With crude oil over $100 a barrel and natural gas well above its low point, making money wouldn’t seem to be a problem for energy companies these days.
And yet Irving-based Exxon Mobil said last week that it will trim its capital spending by $5.5 billion, or about 12 percent, in 2014 and maintain that level for years. On Tuesday, the British oil giant BP announced a reorganization of its U.S. operations and said it represented a shift toward “more efficient cost management.”
Then, addressing the IHS CERAWeek energy conference in Houston, the CEO of the French oil company Total S.A. said only one thing needs to be discussed.
“Cost control, even cost-cutting,” is what’s needed, Christophe de Margerie said.
What lies behind those comments is a surprising fact: The oil and gas industry really hasn’t generated strong returns on the hundreds of billions of dollars it has spent in recent years to develop increasingly expensive reserves. According to IHS, the industry had an annual return on invested capital of 10 to 15 percent from 2009 to 2012, the lowest since the period between 1980 and 1998.
That falls well short of returns from 2000 to 2008, according to IHS, and reflects the huge investments made in shale fields and huge offshore and natural gas projects in the past few years.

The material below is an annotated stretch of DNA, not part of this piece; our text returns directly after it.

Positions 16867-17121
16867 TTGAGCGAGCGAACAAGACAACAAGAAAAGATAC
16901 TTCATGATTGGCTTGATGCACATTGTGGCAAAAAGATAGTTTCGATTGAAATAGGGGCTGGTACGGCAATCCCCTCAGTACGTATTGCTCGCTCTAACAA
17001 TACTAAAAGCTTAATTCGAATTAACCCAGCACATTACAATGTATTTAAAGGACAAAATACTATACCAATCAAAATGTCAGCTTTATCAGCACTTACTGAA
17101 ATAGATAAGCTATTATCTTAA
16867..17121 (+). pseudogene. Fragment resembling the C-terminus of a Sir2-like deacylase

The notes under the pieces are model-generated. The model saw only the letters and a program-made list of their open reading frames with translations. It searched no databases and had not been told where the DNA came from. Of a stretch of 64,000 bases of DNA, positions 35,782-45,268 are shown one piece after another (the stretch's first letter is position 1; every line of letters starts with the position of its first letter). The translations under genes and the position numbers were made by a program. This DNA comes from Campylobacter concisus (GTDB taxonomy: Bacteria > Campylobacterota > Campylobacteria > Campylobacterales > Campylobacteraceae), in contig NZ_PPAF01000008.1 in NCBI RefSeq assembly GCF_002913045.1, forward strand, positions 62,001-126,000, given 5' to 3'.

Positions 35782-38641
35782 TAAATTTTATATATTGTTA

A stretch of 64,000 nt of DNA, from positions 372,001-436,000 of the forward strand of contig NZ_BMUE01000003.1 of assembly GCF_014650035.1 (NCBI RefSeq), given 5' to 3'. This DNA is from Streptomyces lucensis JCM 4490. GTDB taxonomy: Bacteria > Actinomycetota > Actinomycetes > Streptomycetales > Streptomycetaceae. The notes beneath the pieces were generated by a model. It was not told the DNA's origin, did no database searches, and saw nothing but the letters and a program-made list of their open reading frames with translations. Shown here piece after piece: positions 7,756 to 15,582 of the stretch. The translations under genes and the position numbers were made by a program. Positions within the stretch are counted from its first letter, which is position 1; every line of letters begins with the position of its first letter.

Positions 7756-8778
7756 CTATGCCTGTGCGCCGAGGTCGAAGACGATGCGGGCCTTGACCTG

“There was a moment in time to grab very large pieces of what looked like very good stuff,” said Maynard Holt, head of exploration and production investment banking at Houston-based Tudor, Pickering, Holt & Co. “2013 was a year to reassess,” he said, and “now there’s tremendous pressure to recapitalize.”
That includes not just reducing acquisitions and watching pennies on capital projects but also reorganizing those acquisitions more efficiently or selling assets added during the binge.
“Companies are having to show they’re offering a return. Majors and large independents are divesting, slowing down projects,” said Poppy Allonby, managing director for BlackRock Investment Management in the United Kingdom.
Holt said companies are working to use the assets they acquired more effectively, pointing to Exxon’s 2010 acquisition of Fort Worth-based XTO Energy as an example.
While some observers have concluded that Exxon overpaid when it spent $41 billion for XTO just as natural gas prices were tanking, Holt disagrees, saying that XTO’s expertise in shale development and operations is proving valuable.
“XTO is showing up in Exxon projects. It’s expanding inside of Exxon,” he said.
Chevron CEO John Watson told CERAWeek attendees Tuesday that while the price of crude oil has about tripled in the past decade, the industry’s costs for finding and developing new fields have doubled. That cuts into results that the spending boom has been able to deliver, he and others say.
“What we are doing today is too expensive,” in the sense that high costs frustrate the industry’s ability to meet the world’s growing demand for energy, de Margerie said.
“If we don’t invest, there will be a shortage of oil,” he said, and even higher prices.